And that is all besides the lovely story of lost princesses, secret history, vampires, political machinations, a thematic disquisition on the power and weight of duty and honor, and of course swordplay. Highly recommended.

Pregnancy & Childbirth in SFF

Over at Tor.com, Kate Nepveu has written an interesting post about depictions of pregnancy and childbirth in sff.


I’m not great at coming up with examples on the fly (it takes me a while to sort through the bookshelves of my mind), but if you have examples either from work you’ve read or work you’ve yourself written, please go over there (or mention here and I’ll post it there) about sff that has non cliched or unusual depictions of pregnancy and/or childbirth and which don’t rely on the same few common tropes.

Ask Questions Here

Periodically I like to open up a post specifically to invite people to ask me questions. They can be about anything, really, although I don’t guarantee to answer a question if I absolutely don’t want to . . .

I tend to answer the questions each in a separate post (as I tend to be long-winded).

Questions about the books, about characters, about writing, about outrigger canoe paddling, and so on are all welcome.

If you ask a question which could be construed to have spoilers, go ahead and ask, just FLAG it please for those readers who might prefer to avoid spoilers, forex (doesn’t need to follow this exact pattern):

My question (with SPOILERS) is about something that happens in Cold Fire (etc).


Finally, I hope to post a short review of Sherwood Smith’s duology Coronets & Steel, and Blood Spirits, this week, as well as an (overdue) installment of my Avatar: The Last Airbender watch. Next up is episode 7, I think. And I am thinking of running a contest as well because I got a box of books in.

Today’s report

Today I wrote about 2700 words on COLD STEEL. Not much detail to report although I’m not quite to the scene I’m desperately scrabbling toward. I hate that bit where you keep writing toward a specific moment and yet can’t quite get there, while meanwhile knowing that you’ll be cutting and revising most of the words you’re slapping down. But I don’t mean to complain: It’s moving forward.

I also heard last week that the Orbit UK division is reprinting COLD FIRE, so thanks to all you lot in the UK, Australia, NZ, and other points where that edition is sold. You are awesome!

Some people have asked if there will be a fourth Spiritwalker book or other novels set in this universe, but that will naturally depend on sales. Sales depend, of course, on people wanting to read a book and knowing that the book is out there.

Speaking of which, there are a couple of new books out I want to enthusiastically mention.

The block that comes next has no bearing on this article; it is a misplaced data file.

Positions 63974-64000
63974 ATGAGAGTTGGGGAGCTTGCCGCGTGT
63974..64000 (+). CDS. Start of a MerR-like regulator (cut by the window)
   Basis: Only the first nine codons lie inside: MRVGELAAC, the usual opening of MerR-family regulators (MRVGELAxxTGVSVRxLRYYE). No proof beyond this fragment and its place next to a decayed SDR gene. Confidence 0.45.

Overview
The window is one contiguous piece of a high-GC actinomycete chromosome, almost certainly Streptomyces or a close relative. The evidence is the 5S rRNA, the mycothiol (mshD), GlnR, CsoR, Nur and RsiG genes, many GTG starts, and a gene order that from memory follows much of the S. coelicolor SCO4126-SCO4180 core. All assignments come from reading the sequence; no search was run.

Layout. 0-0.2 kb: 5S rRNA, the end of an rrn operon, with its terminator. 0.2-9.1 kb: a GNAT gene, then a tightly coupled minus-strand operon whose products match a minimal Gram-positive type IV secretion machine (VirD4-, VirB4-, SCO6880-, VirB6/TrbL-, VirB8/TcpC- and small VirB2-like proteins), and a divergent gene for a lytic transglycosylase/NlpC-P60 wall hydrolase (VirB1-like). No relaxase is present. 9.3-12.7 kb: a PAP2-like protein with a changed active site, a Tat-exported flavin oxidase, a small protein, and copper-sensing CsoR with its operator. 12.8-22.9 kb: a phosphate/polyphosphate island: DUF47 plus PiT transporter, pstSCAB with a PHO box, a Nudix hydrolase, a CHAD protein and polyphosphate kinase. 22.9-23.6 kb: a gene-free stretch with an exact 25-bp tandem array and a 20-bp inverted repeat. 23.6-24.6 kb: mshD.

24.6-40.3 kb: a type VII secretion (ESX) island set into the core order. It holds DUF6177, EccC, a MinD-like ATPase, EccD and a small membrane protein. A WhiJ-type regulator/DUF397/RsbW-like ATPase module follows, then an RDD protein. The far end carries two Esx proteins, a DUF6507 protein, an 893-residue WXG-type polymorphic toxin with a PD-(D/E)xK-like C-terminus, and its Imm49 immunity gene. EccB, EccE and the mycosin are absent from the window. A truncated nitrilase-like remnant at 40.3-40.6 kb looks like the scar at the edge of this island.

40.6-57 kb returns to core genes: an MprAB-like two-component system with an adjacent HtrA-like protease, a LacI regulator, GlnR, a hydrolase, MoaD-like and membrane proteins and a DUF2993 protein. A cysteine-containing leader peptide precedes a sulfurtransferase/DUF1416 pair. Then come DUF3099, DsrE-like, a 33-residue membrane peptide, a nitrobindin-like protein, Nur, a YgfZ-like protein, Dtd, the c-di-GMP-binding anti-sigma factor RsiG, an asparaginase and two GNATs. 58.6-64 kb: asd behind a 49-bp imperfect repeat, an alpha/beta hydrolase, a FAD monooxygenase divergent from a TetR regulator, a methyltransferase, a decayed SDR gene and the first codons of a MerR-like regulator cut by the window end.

Michelle Sagara’s CAST IN RUIN is out, the next in her Chronicles of Elantra series. I love how these books are both similar to and quite different from her Hunter’s Universe books (which is what I call them, since the sequence starts with HUNTER’S OATH).

David Anthony Durham completes his Acacia Trilogy with THE SACRED BAND, released today. This is a fine epic fantasy story with heft, depth, and powerful characterizations.

Not quite out yet but arriving at the end of the month is Madeleine Robins’ THE SLEEPING PARTNER, the next in her alternate Regency England mystery series featuring Sarah Tolerance. I gulped this down in three evenings while on the road. A really engaging style, a compelling plot, and I adore Miss Tolerance.

N.K. Jemisin’s KINGDOM OF GODS is evidently shipping now although not officially due until later in the month. I read this as a beta reader, and I just want to say that it is a provocative choice of point of view character, which she totally pulls off. Another final volume in a trilogy. I expect this to be on many awards ballots next year.

ETA: Another trilogy finale! On Oct 18, Laura Anne Gilman’s THE SHATTERED VINE closes up The Vineart War. I haven’t read book 3 yet, but this is an unusual and powerfully drawn world with lots of interest to say about power, faith, and — of course — wine.

It’s late, and I’m missing a couple of titles I wanted to mention, but I’ll catch up with them later. Or you can tell me about what you’re reading right now that’s caught your interest.

News & Appearances (San Diego)

First, a question: How many of you subscribe to author (email or online) newsletters? Do you like them? Think they’re useful? Have other thoughts on them? If you’re a writer who has one, how is it working for you?


1) The bonus chapter for COLD FIRE is available on the Extras page on this site (on my WordPress site, for those reading this on livejournal).

2) I will be attending World Fantasy Convention in San Diego October 27 – 30 this year.

Additionally, I will be part of the Open House (signing) at Mysterious Galaxy Books (San Diego) on Wednesday 26 October from 6:30 – 8:30 pm. You do not have to be a member of the convention to attend. I will have paper-pamphlet copies of the bonus chapter at that event AND at WFC, which I am more than willing to sign and hand over to you.

IF you don’t live in the area or can’t attend, AND you want a signed copy of COLD FIRE (with the bonus chapter included) OR any of my other books, for that matter, I believe you can preorder such a thing through Mysterious Galaxy and they’ll have me sign it there.

Because I’ll be at WFC, I can sign books in the dealers’ room there as well, so you could theoretically contact Borderlands Books or Larry Smith, Bookseller with the same request. They both do mail order.

3) I am working on COLD STEEL. It’s been an extremely difficult book to write, but I am pressing forward in my stubborn way although not without a fair degree of whining to certain of my compatriots who are patient enough to listen.

4) I’m actually fairly close to being done with the Rory short story. Keep bugging me about it. That helps. Or at least it makes me feel even more guilty than I usually do. If I get a reading slot at WFC, I will consider debuting the story there.